‘Should we use WhatsApp for site communications?’

The volume of WhatsApp messages can mean their impact is diluted (Image:

This month’s contract clinic question comes from a construction manager on a housing project, worried about security issues using WhatsApp for messaging the project team. Caroline Watkins and Chris Kirby-Turner look at the risks involved.

The question

We’re starting work on a residential project in Kent. Our employer wants us to use a WhatsApp group for communications on site – is that a good idea?

The answer

The use of instant messaging as a mainstream communication tool looks here to stay. Fast communication to multiple recipients is achieved instantaneously. Polls allow quick feedback and rapid document-sharing speeds up record sharing.

At a day-to-day level, messaging software can be a harmless enabler of good working relations. It sits in the same lane as countless other online groups in a multitude of workplaces.

Another asset is that it creates a date-stamped record for receipt of communications for export. This can provide a useful record of the transfer of information for later analysis. Where disputes arise, often the simplest evidence can aid their resolution – a record of when a photograph or a video was shared and seen by each relevant person.

Legal problems

In the legal context, however, communication via WhatsApp has scope to be problematic. A poorly thought-out communication could creep into the territory of constituting a formal contractual notice.

Depending on who is in the group, there could easily be a blurring of the boundaries of who the contracting parties are and who bears responsibility for the issue. It risks creating uncertainty as to who communication is for. This is particularly true where it crosses the line to being a contractual notice.

The contract may specify individuals who must receive notices. If so, it is vital to check that those individuals are within the WhatsApp group.

The sheer volume of messages that flow through WhatsApp groups can mean that more important communications, or those intended to be a formal notice under the contract, simply get overlooked or their impact is diluted.

WhatsApp communication can also present a security risk. Documents sent by text can be password protected, but WhatsApp’s speed and fluidity can lead to security measures being overlooked.

There is also a lack of control as to what commercially sensitive information may be forwarded on to third parties, particularly when communicating within a wider group.

The data in WhatsApp is not controlled by any of the companies involved in the project. It’s stored individually by each user on Meta’s servers. Recent high-profile public inquiries have highlighted instances where WhatsApp messages may be routinely deleted or claimed to have become irretrievable. This could suit a party wanting to thin out available records when dealing with a dispute.

Change instructions

Should change instructions and other directions and notices be issued through the group and what are the legal implications?

Generally speaking, standard form construction contracts state that change instructions must be either made or confirmed in writing to be effective. Notices can be served by “any effective means”. It falls to the party seeking to prove notification has been made to establish that service had been effected.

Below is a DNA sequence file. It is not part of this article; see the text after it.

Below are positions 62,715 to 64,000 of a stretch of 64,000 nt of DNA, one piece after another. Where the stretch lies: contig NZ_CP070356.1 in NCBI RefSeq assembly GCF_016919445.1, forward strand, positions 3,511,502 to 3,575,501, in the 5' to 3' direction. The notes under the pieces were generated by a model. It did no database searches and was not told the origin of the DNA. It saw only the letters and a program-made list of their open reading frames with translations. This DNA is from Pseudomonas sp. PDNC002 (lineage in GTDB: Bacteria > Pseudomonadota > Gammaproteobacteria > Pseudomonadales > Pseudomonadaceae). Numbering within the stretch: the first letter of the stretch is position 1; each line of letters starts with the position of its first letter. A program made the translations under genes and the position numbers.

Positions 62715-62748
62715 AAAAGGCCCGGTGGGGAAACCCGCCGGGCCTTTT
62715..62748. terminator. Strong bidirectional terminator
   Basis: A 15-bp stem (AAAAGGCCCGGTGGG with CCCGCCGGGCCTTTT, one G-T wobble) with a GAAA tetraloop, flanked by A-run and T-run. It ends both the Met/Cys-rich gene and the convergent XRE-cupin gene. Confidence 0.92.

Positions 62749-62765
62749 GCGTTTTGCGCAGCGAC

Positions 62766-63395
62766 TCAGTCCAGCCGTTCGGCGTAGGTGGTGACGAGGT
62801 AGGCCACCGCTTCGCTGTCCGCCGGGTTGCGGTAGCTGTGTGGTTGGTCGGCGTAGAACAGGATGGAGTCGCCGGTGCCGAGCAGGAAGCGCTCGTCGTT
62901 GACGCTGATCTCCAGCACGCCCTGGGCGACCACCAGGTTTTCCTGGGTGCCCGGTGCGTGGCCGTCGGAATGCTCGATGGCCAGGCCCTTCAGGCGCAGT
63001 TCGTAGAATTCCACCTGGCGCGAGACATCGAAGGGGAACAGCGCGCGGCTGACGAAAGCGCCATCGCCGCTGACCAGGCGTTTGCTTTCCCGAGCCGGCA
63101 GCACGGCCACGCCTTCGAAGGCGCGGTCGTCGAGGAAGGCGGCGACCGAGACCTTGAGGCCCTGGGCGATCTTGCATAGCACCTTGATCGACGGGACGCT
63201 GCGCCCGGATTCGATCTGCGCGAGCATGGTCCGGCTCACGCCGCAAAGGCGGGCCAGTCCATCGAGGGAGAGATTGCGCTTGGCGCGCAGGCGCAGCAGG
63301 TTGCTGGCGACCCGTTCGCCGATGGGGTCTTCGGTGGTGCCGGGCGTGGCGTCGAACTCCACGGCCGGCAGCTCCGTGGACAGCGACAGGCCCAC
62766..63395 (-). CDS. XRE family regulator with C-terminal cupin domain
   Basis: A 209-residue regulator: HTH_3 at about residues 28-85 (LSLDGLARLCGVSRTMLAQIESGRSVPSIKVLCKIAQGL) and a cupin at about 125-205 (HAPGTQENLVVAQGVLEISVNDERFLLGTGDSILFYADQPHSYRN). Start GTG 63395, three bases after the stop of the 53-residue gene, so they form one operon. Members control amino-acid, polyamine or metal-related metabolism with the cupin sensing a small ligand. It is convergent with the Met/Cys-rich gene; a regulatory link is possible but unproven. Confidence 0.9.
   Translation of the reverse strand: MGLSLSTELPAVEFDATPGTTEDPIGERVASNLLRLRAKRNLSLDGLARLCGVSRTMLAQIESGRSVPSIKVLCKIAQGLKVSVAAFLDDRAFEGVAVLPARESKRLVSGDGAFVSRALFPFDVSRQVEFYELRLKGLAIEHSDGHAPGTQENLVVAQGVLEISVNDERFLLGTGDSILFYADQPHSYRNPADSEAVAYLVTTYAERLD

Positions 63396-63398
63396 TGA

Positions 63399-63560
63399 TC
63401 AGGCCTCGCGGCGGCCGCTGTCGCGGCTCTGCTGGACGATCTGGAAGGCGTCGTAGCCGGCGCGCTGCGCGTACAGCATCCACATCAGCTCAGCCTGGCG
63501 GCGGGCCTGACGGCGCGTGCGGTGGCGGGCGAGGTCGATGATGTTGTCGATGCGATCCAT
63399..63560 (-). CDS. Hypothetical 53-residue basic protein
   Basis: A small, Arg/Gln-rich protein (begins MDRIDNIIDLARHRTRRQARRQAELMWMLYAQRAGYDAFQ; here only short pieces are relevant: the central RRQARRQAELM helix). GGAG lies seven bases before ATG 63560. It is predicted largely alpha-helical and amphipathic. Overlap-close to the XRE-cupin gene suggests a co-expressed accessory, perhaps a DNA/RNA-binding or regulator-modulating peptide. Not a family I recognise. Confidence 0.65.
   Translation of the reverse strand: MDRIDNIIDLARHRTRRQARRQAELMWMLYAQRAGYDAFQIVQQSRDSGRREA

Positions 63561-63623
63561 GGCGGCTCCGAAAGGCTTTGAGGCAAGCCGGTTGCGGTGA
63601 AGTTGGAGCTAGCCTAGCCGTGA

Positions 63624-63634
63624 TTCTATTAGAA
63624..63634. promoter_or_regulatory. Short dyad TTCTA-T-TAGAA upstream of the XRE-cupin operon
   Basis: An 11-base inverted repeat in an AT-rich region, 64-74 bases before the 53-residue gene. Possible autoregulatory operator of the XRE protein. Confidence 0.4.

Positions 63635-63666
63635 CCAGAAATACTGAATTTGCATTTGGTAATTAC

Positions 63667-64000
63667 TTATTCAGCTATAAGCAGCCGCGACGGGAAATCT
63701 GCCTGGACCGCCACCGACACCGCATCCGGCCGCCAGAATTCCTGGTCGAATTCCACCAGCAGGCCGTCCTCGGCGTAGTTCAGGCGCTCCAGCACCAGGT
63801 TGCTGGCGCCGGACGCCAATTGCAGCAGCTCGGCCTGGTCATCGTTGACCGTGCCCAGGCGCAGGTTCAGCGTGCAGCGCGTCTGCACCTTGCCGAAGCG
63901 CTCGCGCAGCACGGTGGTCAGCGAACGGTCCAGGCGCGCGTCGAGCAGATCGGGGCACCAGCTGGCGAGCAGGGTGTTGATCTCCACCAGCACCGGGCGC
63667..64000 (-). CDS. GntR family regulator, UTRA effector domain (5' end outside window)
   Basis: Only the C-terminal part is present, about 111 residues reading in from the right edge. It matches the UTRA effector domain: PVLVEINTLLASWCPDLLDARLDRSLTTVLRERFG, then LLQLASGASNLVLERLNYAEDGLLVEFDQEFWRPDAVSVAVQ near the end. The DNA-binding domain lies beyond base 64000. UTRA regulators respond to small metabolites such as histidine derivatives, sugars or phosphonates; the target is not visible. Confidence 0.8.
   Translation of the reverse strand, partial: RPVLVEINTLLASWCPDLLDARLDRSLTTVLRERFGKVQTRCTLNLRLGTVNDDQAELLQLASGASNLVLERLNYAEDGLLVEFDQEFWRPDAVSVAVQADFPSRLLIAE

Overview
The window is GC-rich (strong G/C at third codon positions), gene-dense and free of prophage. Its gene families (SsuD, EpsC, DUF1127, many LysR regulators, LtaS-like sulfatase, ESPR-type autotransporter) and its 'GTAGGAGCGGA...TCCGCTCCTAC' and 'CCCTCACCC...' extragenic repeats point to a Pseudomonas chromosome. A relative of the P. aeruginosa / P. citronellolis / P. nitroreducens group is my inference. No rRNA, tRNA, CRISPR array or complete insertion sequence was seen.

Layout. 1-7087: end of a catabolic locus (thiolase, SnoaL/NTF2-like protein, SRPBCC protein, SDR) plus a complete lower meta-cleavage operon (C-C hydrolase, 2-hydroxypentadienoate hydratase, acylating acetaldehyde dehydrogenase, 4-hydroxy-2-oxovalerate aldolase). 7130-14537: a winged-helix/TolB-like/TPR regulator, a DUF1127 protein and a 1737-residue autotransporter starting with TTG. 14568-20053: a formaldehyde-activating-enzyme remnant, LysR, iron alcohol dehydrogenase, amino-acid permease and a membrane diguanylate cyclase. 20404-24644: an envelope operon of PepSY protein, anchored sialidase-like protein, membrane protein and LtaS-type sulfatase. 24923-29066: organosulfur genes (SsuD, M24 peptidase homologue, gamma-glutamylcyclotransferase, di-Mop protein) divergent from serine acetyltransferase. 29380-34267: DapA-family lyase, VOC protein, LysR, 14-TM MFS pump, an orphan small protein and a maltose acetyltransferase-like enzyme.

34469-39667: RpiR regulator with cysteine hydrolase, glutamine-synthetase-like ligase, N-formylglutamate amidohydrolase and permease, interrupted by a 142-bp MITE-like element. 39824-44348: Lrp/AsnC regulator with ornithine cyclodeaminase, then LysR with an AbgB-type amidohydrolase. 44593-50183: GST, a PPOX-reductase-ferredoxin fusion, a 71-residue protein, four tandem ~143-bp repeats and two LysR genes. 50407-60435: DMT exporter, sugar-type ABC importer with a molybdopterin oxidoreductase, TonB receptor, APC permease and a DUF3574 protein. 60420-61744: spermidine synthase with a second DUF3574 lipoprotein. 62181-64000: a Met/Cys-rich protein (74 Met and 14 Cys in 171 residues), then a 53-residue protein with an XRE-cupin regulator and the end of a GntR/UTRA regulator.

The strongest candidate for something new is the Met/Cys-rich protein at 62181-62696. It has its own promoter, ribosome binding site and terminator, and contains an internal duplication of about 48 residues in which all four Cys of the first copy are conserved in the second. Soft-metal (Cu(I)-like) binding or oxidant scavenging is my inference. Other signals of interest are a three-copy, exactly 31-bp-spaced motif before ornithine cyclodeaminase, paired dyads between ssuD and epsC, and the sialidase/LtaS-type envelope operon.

Recent case law is supportive that WhatsApp messages can constitute an effective means. In Southeaster Maritime Ltd v Trafigura (2024), Mr Justice Jacobs rejected the idea that a WhatsApp communication should be disregarded as fanciful or less significant because it came via WhatsApp rather than email.

Section 15(1) of the Electronic Communications Act 2000 defines electronic communication as including email, social media, telephone, text, facsimile and websites. If a contract states that notice can be given by electronic communication, this is not restricted to notice by email.

Accepting therefore that you can use WhatsApp to accept change instructions, the question remains whether you should, given the potential consequences of doing so.

Best practice

So how best to make use of WhatsApp on a construction site?

Allowing formal notifications and notices in the mix of general day-to-day communications runs contrary to the well-established use of designated portals for larger construction projects. The benefit of those systems is that communication of formal notifications or notices is restricted to this conduit only. This creates certainty as to what are and are not formal notifications or notices under the contract.

The principle of differentiation would seem sensible to adopt on domestic projects, for the same reason. The contract can make clear what notifications and notices need to be dealt with more formally. This will help differentiate them from the day-to-day communication, for example, by requiring any change instructions to be confirmed in email.

That distinction should provide clarity for all involved and avoid the above complications and inadvertent risks, while still gaining the benefits of WhatsApp for day-to-day communications.

Caroline Watkins and Chris Kirby-Turner are partners in the Construction & Engineering team at Thomson Snell & Passmore.

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